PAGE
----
• *Renegotiation of Goleta Revenue Neutrality Agreement -- One of the interesting aspects of the supervisorial redistricting process was that the city of Goleta sought to be in two districts in order to have more influence on the Board of Supervisors. According to one estimate, Goleta has lost $126 million since cityhood in 2001 as a result of the existing revenue neutrality agreement with the county. Watch for a major effort by Goleta to renegotiate this agreement.

  • Establishment of a Regional Airport District. If Isla Vista becomes a city and borders on the airport, then, by state law, a regional airport district will be established in place of the existing municipal airport, since if three cities border an airport it is required that it become a regional airport.

  • Consolidation and reorganization of Special Districts. As a result of the vast turnover of elected officials on special district boards in the county following implementation of district elections, consolidation and reorganization of special districts will become politically feasible.

  • Greater summer school opportunities. With the turnover in school board seats as a result of district elections and the possible increase to 7 seats in the Santa Barbara Unified School District, watch for a push for greatly expanded summer school in school districts countywide, as a way to overcome in-school instruction that was lost due to COVID, and as a way to narrow the achievement gap.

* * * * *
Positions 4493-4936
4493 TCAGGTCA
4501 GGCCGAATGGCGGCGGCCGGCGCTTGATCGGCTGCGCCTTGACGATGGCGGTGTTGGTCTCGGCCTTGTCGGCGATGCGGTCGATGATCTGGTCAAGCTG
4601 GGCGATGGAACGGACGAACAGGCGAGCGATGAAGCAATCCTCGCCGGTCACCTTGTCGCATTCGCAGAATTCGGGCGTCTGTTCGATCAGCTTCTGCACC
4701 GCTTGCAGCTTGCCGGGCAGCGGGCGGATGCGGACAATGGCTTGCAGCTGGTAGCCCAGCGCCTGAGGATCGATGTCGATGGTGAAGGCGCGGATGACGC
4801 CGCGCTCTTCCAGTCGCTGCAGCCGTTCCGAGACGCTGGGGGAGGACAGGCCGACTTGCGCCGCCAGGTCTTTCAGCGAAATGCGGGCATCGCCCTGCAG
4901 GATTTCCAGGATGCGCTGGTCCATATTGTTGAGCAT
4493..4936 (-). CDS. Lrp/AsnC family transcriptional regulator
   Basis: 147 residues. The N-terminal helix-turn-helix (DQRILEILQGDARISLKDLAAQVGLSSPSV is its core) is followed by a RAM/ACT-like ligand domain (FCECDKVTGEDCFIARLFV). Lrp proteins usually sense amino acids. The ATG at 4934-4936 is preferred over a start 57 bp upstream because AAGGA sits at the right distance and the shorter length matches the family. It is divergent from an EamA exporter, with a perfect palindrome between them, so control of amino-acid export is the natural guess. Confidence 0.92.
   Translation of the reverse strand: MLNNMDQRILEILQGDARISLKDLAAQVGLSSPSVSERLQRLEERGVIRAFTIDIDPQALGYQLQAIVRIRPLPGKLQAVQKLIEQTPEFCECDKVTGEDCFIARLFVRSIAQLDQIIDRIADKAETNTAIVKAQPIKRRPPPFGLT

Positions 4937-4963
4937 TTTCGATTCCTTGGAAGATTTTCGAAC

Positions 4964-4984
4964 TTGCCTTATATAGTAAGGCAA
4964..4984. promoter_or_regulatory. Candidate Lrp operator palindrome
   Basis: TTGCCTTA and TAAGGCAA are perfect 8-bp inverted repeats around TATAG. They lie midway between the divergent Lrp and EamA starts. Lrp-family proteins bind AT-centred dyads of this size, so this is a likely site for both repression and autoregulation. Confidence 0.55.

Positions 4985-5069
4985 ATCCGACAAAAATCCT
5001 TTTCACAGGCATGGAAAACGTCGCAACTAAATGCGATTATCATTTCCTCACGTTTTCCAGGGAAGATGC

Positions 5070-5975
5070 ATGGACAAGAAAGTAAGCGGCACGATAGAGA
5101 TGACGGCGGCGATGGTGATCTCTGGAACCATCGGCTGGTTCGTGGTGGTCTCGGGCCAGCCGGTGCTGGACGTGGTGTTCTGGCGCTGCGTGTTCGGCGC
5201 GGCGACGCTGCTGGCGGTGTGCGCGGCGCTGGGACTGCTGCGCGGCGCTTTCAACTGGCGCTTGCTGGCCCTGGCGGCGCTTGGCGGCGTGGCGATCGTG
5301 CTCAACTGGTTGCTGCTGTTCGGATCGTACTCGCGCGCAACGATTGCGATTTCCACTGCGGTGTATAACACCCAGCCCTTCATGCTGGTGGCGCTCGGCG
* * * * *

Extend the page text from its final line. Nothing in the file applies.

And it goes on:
• Enterprise Zone in Guadalupe -- As proposed by Joe Armendariz, an enterprise zone in Guadalupe is likely as it becomes part of the 5th Supervisorial District.

All of these process changes in the next year are likely to reshape the county's politics and public policy agenda more than at any time during the past half-century.

Lanny Ebenstein, who has been involved in Santa Barbara politics since 1973, is a frequent contributor to Newsmakers. He is the author of 10 books on economic and political thought,